Disability rights advocates sued Tuesday to overturn California’s physician-assisted death law, arguing that recent changes make it too easy for people with terminal diseases whose deaths aren’t imminent to kill themselves with drugs prescribed by a doctor.
California’s original law allowing terminally ill adults to obtain prescriptions for life-ending drugs was passed in 2016. Advocates say the revised version that took effect last year removes crucial safeguards and violates the U.S. Constitution and the Americans with Disabilities Act.
Plaintiffs in the federal lawsuit, which was filed in Los Angeles County, argue that life-ending drugs are more likely to be used by people with disabilities and racial and ethnic minorities because those groups are less likely to receive proper medical and mental health care. The advocates fear that vulnerable people could be pressured into taking their lives by family members or caretakers or feel pressure themselves because they don’t want to be a burden.
The lawsuit contends that California’s approach, known as the End of Life Option Act, harks back to the discredited practice of eugenics, which once sought to keep people with disabilities and other minority groups from reproducing.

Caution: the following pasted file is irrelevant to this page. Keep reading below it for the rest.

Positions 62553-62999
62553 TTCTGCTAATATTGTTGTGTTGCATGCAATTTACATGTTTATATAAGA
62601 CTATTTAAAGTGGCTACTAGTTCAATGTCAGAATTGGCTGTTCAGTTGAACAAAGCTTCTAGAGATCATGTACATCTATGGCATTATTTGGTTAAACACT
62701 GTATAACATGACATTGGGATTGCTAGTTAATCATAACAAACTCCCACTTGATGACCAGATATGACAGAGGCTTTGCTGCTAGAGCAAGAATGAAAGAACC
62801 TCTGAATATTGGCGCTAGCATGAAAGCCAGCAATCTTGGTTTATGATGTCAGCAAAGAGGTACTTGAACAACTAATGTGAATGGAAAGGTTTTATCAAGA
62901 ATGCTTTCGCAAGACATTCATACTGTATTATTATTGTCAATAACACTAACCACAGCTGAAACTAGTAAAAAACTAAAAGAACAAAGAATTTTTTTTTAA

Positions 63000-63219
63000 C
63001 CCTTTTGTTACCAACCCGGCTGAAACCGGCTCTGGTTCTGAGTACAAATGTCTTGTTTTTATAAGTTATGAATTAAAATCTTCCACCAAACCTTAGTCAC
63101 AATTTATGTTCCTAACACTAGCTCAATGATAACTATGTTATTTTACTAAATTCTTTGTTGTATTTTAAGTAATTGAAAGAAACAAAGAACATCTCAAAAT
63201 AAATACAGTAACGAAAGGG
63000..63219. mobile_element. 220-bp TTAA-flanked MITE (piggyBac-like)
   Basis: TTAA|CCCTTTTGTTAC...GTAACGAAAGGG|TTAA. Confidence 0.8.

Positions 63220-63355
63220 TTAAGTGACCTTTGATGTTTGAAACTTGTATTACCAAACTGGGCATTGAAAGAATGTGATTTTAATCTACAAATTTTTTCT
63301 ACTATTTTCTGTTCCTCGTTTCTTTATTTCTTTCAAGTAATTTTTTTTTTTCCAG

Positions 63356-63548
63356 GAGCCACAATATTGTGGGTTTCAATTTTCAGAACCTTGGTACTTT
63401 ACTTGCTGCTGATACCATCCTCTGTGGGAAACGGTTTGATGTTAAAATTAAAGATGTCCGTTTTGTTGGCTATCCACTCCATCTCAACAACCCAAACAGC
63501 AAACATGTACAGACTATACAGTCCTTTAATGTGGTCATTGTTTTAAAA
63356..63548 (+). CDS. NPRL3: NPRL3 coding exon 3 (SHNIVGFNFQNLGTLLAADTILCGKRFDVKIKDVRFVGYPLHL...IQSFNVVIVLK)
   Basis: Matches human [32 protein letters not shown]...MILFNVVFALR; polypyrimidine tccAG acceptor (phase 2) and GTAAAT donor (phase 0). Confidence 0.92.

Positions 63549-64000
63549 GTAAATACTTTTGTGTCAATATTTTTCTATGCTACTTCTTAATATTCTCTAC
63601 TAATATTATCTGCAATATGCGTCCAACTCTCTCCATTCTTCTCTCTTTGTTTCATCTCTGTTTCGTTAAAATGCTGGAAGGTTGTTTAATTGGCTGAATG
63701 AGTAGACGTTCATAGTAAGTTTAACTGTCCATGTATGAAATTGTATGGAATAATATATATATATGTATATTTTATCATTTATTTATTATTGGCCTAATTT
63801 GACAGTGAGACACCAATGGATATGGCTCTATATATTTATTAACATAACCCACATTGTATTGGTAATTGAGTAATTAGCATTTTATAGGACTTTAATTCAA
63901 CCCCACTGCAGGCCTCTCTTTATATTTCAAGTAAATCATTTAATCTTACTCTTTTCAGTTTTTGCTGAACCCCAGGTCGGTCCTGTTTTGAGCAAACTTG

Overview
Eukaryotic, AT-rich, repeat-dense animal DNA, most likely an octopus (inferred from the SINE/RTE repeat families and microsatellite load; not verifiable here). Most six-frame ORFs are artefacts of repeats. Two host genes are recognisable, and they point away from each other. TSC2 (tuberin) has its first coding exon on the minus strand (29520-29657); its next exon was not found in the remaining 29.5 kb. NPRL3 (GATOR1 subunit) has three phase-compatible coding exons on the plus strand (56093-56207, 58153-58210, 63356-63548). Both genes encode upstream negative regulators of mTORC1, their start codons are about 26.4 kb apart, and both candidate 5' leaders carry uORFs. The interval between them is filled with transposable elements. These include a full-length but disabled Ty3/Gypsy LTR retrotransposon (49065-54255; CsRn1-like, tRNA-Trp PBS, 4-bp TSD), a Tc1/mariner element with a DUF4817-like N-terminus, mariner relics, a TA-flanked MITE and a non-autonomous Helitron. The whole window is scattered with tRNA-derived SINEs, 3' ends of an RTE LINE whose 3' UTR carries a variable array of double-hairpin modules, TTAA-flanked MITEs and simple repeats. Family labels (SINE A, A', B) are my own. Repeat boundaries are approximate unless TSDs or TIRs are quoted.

The system “steers people with terminal disabilities away from necessary mental health care, medical care, and disability supports, and towards death by suicide under the guise of ‘mercy’ and ‘dignity’ in dying,” the suit argues. The terminal disease required for assistance is, by definition, a disability under the Americans with Disabilities Act, it says….
People who choose to use drugs supplied by a doctor to kill themselves may not realize they could instead receive help managing their pain, potentially including sedation that can render them unconscious, said Ingrid Tischer, one of two individual plaintiffs in the lawsuit.
“It really does create two classes of people” based on whether they are perceived to be terminally ill, said the 57-year-old Berkeley resident. “One side gets [suicide] prevention, one side gets a [life-ending] prescription. And that is discriminatory….”
Full story at CaliforniaHealthline.org.